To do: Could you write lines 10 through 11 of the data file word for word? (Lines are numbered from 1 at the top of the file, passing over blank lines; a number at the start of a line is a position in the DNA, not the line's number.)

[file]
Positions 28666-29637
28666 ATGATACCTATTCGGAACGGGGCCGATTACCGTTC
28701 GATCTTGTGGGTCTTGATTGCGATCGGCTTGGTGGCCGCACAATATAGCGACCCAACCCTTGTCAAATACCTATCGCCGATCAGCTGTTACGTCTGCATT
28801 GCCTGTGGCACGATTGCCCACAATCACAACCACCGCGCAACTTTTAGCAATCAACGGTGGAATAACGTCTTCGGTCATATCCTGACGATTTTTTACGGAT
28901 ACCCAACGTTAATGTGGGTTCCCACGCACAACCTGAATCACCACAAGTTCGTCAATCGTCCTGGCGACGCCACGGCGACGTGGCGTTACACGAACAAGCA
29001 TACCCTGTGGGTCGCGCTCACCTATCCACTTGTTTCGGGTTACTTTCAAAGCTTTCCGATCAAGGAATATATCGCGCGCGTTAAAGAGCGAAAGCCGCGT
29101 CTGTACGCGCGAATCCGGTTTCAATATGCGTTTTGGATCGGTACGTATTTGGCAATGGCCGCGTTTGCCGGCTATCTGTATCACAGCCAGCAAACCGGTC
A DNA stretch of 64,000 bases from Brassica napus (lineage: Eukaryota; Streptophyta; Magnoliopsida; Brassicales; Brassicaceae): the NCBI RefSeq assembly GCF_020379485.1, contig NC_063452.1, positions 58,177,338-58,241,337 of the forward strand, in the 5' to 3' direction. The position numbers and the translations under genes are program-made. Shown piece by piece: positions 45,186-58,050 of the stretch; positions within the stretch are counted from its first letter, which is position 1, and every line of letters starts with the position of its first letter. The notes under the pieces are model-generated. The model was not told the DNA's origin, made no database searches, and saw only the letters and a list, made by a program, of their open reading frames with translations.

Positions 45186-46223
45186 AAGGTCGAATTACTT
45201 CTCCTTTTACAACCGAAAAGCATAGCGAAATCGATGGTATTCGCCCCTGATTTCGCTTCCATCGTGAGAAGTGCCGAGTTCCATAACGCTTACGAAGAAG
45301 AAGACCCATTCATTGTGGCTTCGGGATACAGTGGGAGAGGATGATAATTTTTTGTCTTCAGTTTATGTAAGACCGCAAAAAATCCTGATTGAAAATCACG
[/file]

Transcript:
45186 AAGGTCGAATTACTT
45201 CTCCTTTTACAACCGAAAAGCATAGCGAAATCGATGGTATTCGCCCCTGATTTCGCTTCCATCGTGAGAAGTGCCGAGTTCCATAACGCTTACGAAGAAG